Tuesday, May 22, 2018 by David Williams
The legalization of marijuana across the U.S. could hold many economic benefits. This is according to analysts who have studied the subject and tried to project the kind of revenue that could be at stake. Based on their estimates, the market for truly legal marijuana could be worth well over what it is now.
To be more specific, a legal marijuana industry that spans the entire country could end up generating up to $75 billion in annual sales by 2030. This is based on projections done by the investment bank Cowen, which has its own cannabis sector analyst that serves as its own in-house expert on the matter.
In an earlier estimate, Vivien Azer, Cowen’s cannabis sector, pegged the projected sales revenue of a nationwide marijuana industry at just $50 billion. However, she mentioned in the latest note that legal marijuana sales have already hit the $50 billion mark, and so she increased her current estimate by $25 billion.
In comparison, soda consumption in the U.S. has seen a sharp decline. As a Bloomberg report states, per capita consumption of soda has fallen to a new 31-year low in 2016, and sales only amounted to $76.4 billion in 2017. It’s unclear how much legal marijuana is affecting these soda sales figures, but it is said that alcohol sales are definitely feeling their impact on the market. (Related: Alcohol vs. cannabis: Study shows booze to be 10x more dangerous for drivers.)
According to Azer, marijuana has certain qualities that make it useful in social settings, thereby cutting down the need for the use of other substances. “This work builds on our prior assertions that cannabis acts as a substitute social lubricant for consumers,” she said. “As cannabis access expands, we expect further pressure on alcohol sales, given this notable divide in consumer consumption pattern.”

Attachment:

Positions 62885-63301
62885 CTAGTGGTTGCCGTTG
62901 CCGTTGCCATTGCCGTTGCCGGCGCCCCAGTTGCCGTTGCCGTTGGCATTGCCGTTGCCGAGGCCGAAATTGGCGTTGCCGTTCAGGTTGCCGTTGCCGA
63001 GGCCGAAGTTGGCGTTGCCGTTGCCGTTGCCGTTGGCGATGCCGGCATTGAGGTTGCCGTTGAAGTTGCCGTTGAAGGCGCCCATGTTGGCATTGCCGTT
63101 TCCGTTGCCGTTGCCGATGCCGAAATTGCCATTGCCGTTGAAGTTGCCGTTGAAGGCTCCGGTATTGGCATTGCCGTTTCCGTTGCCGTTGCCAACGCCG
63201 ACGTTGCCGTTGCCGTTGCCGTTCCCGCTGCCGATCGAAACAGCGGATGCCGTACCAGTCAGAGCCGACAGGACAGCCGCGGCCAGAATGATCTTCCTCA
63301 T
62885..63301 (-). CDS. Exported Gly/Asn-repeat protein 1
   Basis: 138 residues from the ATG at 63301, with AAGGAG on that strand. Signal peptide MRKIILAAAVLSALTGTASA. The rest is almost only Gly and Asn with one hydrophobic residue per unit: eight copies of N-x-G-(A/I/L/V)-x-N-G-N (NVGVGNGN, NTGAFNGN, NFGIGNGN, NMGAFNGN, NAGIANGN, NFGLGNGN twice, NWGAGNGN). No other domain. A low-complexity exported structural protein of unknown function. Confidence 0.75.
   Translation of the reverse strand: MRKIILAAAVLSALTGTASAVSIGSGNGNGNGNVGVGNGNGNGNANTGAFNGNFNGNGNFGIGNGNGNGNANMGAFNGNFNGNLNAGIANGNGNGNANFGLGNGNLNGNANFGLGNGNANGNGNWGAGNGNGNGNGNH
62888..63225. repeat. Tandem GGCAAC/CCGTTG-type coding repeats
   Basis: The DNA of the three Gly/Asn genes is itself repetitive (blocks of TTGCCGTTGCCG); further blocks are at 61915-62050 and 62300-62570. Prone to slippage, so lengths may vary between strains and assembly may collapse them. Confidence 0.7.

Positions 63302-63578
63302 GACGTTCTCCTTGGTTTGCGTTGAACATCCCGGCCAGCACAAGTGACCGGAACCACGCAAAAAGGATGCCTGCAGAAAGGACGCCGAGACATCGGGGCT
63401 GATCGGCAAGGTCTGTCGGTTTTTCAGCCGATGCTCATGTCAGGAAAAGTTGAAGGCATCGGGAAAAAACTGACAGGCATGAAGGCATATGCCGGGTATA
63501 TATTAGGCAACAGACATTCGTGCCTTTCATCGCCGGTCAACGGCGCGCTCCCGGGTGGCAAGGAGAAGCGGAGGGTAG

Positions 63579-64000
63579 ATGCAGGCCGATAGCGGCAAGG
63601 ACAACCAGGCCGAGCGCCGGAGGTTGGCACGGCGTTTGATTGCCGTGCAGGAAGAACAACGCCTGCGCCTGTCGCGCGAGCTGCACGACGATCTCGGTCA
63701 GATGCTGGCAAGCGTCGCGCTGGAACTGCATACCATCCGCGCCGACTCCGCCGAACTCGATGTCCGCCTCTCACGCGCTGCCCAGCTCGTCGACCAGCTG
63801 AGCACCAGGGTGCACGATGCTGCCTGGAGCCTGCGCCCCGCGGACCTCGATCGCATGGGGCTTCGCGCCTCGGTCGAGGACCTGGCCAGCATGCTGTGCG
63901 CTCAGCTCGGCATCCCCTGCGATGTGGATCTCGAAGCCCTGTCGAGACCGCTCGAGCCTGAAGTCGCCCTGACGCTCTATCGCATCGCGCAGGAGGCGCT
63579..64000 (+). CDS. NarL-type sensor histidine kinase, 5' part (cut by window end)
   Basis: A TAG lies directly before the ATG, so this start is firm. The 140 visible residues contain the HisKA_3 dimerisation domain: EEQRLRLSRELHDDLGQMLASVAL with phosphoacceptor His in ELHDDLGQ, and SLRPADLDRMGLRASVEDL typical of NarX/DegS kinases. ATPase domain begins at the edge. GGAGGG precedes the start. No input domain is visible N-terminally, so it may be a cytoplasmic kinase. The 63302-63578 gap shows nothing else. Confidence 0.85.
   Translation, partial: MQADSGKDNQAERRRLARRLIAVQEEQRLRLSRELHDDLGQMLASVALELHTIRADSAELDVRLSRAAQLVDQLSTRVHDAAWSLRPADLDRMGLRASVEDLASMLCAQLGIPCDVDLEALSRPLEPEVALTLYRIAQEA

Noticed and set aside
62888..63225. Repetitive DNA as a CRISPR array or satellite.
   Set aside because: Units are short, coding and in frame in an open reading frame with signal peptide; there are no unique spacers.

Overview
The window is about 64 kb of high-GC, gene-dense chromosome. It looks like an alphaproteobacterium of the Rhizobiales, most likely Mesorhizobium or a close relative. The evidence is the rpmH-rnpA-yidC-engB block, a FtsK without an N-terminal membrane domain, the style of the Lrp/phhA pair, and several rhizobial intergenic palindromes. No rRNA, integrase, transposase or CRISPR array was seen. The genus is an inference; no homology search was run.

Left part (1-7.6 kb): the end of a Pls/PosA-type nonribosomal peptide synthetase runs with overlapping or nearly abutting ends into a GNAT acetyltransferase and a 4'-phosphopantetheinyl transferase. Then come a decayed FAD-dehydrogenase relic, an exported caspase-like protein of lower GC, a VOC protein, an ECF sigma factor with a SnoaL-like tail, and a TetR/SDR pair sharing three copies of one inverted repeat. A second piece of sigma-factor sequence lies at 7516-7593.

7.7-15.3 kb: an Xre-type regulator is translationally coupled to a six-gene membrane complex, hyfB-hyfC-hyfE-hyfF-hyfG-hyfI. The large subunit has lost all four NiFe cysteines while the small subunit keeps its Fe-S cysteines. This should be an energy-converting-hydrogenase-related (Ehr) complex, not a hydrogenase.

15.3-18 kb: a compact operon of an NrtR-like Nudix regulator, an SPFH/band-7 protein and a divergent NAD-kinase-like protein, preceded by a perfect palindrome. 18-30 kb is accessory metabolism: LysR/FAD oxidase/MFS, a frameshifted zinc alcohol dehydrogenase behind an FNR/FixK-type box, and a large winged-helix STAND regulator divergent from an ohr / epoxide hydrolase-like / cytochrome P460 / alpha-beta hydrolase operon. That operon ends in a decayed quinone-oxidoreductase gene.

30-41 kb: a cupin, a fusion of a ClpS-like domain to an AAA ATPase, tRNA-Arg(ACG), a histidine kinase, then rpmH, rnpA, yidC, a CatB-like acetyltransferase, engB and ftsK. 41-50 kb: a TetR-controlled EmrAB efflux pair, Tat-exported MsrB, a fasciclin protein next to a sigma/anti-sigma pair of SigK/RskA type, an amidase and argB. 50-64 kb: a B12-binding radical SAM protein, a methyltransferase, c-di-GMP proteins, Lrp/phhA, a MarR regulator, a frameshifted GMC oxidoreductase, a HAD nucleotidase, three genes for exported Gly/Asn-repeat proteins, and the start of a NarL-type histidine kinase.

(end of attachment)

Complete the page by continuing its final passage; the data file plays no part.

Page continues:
Despite its noticeable effect on the alcohol market, however, legal marijuana sales still lag far behind actual sales of alcohol. In 2017, alcohol sales hit the $210 billion mark, and this was mentioned in the note. But things may change in the coming years. Right now, the primary market for marijuana consists of older consumers, mainly those aged 55 and above. But that, too, may change over time.
There are only nine states that allow or are planning to allow the sale and consumption of marijuana legally in the U.S. but that already represents almost one-quarter of the entire U.S. population. With this in mind, future legal marijuana sales could end up being a tax windfall. The note made sure to mention this, saying that the industry could be expected to generate up to $17.5 billion in tax revenue by 2030.
Clearly, marijuana legalization will have a number of clear benefits to the public. But it may be a long wait before the world gets to that point. Although legal in some places, marijuana is still largely considered an illegal substance in most parts of the world, and the U.S. is no exception. With that said, the times have certainly changed and more and more people are becoming more accepting of it. Even healthcare professionals have begun to change their tune in regards to its use. All of that is to say that it may only be a matter of time before marijuana becomes well and truly legal in every sense of the word, and something that can be enjoyed and used for its practical and medicinal benefits not just in the U.S. but also across the globe.
Learn more about the ins and outs of marijuana legalization in CBDs.news.